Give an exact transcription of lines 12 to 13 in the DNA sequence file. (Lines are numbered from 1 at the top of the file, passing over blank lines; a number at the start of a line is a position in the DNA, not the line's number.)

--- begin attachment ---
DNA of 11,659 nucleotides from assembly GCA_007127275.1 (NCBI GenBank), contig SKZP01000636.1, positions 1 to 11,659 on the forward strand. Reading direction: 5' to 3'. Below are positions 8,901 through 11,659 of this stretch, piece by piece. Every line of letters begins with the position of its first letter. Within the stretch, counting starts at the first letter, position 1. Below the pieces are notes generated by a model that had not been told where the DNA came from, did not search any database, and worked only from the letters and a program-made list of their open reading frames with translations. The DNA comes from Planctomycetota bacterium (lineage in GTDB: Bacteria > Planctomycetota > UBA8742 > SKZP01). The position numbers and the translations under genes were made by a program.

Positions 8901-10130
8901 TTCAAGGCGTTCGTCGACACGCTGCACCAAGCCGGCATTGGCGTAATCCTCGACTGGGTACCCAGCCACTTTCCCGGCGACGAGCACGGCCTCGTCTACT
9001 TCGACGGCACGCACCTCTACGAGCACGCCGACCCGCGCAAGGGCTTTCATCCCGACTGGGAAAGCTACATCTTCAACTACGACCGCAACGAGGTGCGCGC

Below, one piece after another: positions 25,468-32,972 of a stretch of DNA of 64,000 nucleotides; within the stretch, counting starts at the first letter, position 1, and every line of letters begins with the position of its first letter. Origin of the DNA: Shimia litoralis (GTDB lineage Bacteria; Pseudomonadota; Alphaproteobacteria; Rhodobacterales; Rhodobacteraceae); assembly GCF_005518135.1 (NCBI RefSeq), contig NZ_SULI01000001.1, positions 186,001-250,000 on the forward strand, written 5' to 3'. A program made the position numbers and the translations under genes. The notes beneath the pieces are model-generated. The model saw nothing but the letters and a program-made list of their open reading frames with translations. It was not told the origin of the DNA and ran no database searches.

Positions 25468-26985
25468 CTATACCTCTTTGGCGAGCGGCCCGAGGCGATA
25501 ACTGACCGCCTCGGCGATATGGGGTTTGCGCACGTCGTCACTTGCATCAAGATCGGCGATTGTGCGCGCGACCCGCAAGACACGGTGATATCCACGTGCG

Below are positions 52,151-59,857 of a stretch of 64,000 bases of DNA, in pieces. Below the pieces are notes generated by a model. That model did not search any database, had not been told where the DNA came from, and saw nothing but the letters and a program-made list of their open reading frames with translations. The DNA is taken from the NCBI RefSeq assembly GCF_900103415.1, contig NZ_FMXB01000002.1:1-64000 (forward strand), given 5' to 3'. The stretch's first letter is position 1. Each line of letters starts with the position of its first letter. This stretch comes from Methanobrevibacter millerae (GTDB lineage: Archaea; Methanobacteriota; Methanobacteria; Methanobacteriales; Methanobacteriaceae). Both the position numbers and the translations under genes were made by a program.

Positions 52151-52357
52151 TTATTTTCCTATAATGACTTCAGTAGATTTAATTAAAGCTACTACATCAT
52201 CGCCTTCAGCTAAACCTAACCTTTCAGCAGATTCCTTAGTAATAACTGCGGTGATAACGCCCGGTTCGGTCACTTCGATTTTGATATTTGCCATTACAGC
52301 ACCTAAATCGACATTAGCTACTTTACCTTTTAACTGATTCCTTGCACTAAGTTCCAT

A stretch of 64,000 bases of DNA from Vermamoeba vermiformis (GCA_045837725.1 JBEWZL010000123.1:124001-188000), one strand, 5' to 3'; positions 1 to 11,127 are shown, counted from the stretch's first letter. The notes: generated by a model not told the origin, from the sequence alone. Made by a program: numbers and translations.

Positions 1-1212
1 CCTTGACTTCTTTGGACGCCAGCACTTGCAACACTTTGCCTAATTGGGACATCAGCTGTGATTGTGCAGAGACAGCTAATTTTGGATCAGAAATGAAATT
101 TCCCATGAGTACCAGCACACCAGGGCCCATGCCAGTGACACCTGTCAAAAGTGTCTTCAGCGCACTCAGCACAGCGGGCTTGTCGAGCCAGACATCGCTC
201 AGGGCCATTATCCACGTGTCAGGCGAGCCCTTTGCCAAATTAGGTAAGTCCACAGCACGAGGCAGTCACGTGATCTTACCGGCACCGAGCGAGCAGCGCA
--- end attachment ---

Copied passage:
52201 CGCCTTCAGCTAAACCTAACCTTTCAGCAGATTCCTTAGTAATAACTGCGGTGATAACGCCCGGTTCGGTCACTTCGATTTTGATATTTGCCATTACAGC
52301 ACCTAAATCGACATTAGCTACTTTACCTTTTAACTGATTCCTTGCACTAAGTTCCAT